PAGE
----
|(Image from: Goodreads)|
That's the case with Hammer & Anvil, the sequel to Faith & Fire and the subject of my previous book review.
In this story, Miriya and Verity are looking for peace and closure after the events of their initial adventure. Instead, they find anything but. Both wind up on the barren rock known as Sanctuary_101, ten years after the massacre at an Adepta Sororitas fortress-convent, in effort to reconsecrate the site.
Or so they're told.
As with all things Warhammer 40,000 (WH40K): Factions within the Imperium of Man, in this case the Inquisition, the Adeptus Mechanicus, have their own hidden agendas. Even Canoness Sepherina isn't completely forthcoming about full scope of their mission.
The book starts off as something of a mystery, and on page 55 of this 410 page book, the Sisters of Battle learn it was Necrons who were the mysterious attackers that wiped out their original convent (WH40K's "robot zombies").
|(Image by Nicholas Kay)|
Even as the Second Battle of Sanctuary-101 got underway, I was about to give Hammer & Anvil a 3-star rating, like it's predecessor. However, the story took off with a "Hell Yes!" Moment on page 334, where--spoiler alert--a tormented survivor of the original massacre exorcises her personal demon while fighting a Deathmark (an assassin android).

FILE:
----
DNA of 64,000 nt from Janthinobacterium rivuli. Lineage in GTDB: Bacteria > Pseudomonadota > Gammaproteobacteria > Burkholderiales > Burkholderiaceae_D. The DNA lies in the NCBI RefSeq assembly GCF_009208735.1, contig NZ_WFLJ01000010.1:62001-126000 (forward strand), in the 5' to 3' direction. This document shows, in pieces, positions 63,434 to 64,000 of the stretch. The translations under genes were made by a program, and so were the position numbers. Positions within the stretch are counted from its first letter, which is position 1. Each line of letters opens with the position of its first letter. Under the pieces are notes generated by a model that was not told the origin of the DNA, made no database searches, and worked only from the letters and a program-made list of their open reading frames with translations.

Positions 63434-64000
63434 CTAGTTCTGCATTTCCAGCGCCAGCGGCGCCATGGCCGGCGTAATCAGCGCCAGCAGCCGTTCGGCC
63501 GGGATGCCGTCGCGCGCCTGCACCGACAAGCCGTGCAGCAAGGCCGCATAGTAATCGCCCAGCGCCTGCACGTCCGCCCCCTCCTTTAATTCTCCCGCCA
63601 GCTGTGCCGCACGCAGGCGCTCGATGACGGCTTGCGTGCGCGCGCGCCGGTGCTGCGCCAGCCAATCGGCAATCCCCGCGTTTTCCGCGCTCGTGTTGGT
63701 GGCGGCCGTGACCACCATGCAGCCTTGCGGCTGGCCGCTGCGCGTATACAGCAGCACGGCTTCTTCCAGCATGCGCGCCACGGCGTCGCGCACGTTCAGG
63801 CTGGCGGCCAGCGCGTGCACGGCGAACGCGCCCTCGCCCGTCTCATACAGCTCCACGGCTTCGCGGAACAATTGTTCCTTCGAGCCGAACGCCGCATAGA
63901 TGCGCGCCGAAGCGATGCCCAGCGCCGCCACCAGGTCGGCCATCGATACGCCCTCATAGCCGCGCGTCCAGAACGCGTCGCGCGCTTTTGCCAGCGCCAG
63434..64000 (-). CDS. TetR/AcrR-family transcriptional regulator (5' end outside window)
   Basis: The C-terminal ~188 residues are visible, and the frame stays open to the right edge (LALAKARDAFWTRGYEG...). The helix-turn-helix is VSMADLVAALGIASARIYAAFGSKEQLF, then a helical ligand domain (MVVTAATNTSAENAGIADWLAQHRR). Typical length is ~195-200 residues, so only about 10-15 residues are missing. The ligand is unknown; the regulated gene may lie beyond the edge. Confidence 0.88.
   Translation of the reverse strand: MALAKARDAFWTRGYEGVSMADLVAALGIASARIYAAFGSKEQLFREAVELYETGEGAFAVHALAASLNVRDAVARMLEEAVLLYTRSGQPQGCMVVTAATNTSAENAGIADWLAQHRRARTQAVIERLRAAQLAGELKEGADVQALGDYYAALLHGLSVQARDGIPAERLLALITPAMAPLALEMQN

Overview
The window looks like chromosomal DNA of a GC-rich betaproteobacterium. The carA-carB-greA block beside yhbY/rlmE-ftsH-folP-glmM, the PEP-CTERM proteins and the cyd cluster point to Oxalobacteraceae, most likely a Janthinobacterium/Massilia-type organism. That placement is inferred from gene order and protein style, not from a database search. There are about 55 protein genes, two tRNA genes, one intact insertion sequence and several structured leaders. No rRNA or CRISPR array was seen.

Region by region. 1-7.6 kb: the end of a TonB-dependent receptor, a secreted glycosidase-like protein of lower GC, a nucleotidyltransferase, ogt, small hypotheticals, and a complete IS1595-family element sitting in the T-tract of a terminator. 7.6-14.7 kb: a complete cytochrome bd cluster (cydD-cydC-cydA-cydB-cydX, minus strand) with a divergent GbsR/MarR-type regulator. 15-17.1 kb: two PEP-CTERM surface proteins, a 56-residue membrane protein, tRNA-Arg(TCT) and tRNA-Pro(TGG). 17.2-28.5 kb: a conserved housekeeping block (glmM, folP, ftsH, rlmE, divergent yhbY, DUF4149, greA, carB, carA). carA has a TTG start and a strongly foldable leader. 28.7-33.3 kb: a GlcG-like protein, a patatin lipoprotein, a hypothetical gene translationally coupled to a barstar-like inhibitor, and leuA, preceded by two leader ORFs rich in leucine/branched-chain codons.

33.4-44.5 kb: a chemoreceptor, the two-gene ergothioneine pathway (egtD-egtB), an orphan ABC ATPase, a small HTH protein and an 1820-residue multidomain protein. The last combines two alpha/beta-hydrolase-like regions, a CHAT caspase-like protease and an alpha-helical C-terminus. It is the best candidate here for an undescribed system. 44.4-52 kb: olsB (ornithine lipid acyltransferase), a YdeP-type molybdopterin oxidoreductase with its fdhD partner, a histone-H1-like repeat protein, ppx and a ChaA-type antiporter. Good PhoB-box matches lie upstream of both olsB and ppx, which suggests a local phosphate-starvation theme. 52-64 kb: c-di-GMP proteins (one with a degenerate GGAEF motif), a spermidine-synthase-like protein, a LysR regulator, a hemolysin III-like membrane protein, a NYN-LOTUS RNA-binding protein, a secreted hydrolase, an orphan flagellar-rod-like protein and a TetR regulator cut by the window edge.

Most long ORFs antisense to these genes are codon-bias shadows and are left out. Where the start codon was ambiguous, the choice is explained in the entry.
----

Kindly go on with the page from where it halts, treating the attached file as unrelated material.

A few more "Hell Yes!" scenes followed close on the heels of the Deathmark's death: There is something of a "Men of Harlech" scene as the Necrons silently closed-in on the beleaguered Battle Sisters; when the treacherous Techpriest Tegas finds the Hammer and Anvil, hoping it's an ultimate weapon, but turns out to be merely a Memento MacGuffin; and finally the often-overlooked Verity helps bring down the Nemesor leading the current assault.
Among these high points of the last 76 pages are split action scenes of Verity assisting in battle at the fortress-convent, first as a healer, then as a combatant; and Miriya with a commando team infiltrating the Necron lair in Sanctuary-101's moon.
What I also found amusing was how the machine logic of both the Necrons and the techpriests were constantly confounded--and ultimately thwarted--by human illogical behavior and raw emotions.
All this was enough to bump Hammer & Anvil to a 4-star read. Average reviews on both Amazon.com and Goodreads are almost as good with 3.80 and 3.79-stars, respectively.
While Ciaphas Cain is still my favorite WH40K character, (because he's Harry Flashman, IN SPACE!), Miriya and Verity come in at #2 and #3 for me.
A Sisters of Battle Omnibus is due to hit the shelves next month. This tome will contain "... Faith & Fire and Hammer & Anvil, along with the prose version of the audio drama Red & Black and a new short story 'Heart & Soul', available in print for the first time."
|(Image from Amazon.com)|